In relation to Flipvolt, Flipvolt is contesting the freezing of its accounts and submitted an appeal on 5 April 2023 with the Appellant Adjudicating Authority in India to pursue an unfreezing of Flipvolt’s assets. For the purposes of presenting the restructuring scenario, we estimated the realisation of Flipvolt receivables will take place in 2Q2024.

1.4 Clause 8.1 “The Company shall, during the Prescribed Period, use all reasonable efforts to recover and collect all Illiquid Assets of the Company.” What happens after the Prescribed Period?
While the Scheme defines the Prescribed Period as the 36 months after the Effective Scheme Date, the Scheme Manager may extend the Prescribed Period for a further 3 months each time, subject to Full Board Approval obtained. Therefore, the Prescribed Period includes any extensions and will end when the Scheme ends. At all times during the restructuring, the Company is bound to use all reasonable efforts to recover and collect all Illiquid Assets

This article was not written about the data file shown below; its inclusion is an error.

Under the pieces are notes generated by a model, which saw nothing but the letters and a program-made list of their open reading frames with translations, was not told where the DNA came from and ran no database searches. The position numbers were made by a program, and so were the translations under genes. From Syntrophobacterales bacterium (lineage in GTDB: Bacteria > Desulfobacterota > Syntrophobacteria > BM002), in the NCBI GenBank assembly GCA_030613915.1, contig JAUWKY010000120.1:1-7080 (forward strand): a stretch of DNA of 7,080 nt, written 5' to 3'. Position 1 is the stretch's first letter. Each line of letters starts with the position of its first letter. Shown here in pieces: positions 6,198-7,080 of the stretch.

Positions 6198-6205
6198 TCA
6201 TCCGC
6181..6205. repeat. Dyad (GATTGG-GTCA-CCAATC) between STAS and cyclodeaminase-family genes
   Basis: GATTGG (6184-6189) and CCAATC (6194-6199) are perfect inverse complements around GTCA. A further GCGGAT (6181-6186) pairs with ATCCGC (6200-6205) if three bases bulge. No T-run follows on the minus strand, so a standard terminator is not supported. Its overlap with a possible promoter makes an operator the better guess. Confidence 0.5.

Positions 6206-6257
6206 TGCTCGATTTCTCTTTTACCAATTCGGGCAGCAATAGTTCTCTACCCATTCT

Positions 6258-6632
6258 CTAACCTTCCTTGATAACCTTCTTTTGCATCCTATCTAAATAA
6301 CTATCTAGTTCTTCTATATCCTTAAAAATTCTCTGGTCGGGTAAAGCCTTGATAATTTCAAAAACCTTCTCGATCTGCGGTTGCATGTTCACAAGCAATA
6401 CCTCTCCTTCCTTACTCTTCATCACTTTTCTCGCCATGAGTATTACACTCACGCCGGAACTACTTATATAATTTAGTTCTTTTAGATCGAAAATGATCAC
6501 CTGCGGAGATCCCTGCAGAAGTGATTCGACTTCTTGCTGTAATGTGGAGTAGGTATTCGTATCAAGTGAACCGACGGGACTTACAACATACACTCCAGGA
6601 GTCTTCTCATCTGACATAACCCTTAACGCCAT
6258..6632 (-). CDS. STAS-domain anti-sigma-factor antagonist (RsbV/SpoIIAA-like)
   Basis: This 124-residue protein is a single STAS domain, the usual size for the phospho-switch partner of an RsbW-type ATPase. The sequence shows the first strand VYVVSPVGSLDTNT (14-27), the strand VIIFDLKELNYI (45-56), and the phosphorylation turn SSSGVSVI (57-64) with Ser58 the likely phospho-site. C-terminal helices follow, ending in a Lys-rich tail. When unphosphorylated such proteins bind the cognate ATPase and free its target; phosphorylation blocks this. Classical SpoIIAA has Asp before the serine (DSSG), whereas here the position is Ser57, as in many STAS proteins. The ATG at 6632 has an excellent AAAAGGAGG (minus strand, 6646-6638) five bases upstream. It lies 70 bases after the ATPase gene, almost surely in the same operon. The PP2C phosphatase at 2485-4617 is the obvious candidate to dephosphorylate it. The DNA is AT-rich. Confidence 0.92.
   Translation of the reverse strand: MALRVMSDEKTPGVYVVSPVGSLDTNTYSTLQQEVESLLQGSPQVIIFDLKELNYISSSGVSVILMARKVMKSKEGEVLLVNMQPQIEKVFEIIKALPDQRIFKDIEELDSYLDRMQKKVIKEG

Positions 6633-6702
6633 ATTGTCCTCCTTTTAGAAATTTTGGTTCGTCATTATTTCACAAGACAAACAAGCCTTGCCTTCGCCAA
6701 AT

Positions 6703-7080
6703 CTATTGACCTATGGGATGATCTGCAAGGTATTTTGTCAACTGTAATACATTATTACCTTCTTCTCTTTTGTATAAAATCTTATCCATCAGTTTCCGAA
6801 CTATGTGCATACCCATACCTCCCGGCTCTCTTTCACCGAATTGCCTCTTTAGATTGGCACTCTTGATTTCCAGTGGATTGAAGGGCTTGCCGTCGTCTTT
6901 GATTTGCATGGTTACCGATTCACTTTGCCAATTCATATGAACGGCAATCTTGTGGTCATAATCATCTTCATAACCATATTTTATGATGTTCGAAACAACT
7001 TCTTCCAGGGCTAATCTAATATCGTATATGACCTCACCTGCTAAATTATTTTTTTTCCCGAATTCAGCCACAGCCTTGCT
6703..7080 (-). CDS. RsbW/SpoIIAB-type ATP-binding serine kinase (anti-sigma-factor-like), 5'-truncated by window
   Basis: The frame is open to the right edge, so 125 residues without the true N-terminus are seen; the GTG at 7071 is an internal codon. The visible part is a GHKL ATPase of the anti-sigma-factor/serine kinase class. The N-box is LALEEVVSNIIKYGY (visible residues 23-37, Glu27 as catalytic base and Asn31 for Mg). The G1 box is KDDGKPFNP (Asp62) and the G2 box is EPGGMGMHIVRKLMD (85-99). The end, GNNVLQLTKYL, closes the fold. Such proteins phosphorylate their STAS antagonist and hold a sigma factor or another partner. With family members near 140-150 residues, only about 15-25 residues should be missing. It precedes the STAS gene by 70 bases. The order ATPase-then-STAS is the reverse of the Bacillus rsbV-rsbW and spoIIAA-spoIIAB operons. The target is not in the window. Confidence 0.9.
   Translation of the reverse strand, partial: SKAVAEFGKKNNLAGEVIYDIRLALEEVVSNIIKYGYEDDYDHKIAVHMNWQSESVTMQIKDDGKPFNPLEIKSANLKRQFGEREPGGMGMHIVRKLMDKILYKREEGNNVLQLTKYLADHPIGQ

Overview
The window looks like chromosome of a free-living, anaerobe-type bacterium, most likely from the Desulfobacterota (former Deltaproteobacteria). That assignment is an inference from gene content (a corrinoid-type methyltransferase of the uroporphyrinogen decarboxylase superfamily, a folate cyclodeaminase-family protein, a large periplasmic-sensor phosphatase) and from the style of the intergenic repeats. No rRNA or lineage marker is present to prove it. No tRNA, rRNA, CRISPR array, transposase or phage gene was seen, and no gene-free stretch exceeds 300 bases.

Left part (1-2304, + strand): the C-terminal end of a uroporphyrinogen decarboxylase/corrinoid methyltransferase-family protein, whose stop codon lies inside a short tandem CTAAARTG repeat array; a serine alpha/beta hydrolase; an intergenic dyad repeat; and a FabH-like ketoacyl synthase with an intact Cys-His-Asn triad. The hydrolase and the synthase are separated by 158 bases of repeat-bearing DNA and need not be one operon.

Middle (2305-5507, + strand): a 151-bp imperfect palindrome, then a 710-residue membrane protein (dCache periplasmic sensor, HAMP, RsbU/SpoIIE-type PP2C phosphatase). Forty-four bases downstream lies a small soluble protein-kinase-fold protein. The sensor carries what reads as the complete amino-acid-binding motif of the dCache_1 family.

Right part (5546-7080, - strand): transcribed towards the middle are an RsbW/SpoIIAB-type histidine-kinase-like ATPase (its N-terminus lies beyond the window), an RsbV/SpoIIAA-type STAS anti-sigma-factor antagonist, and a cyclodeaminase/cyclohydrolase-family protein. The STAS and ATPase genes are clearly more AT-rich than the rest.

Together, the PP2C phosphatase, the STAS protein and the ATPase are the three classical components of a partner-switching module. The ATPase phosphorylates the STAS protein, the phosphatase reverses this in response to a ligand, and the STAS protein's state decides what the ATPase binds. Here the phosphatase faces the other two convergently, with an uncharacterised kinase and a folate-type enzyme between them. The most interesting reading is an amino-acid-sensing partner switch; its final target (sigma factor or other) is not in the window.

1.5 How does the market recovery help us?
Scheme Creditors will hold a percentage share of overall claims as at 4 July 2022 in a token composition of BTC, ETH, XRP or USDC. This percentage share also represents their percentage claim against the assets of the company.

If the value of token prices appreciates materially, Scheme Creditors will still receive their percentage claim against the assets of the company. Depending on the magnitude of token price appreciation, there is potential for Scheme Creditors to receive USD recoveries significantly in excess of their original claims in USD terms as of 4 July 2022.

2. Business Restart

2.1 Why is Vauld intending to do a business restart?
The mechanics for the incorporation and implementation of the New Business are subject to Full Board Approval, which includes the Creditor Representative. The Creditor representative will have all the rights to suggest a new decision, if the Creditors don’t want it.

The business restart is only a recommendation that we are making to the next board - the viability of the business and its launch, including the token creation, is up to the board to decide.

3. Governance

3.1 Vauld does need to address or eliminate the clause A, shown under the End of the Scheme. Under this clause, the Scheme Manager could decide to forfeit 170,000,000 without any oversight or check on his power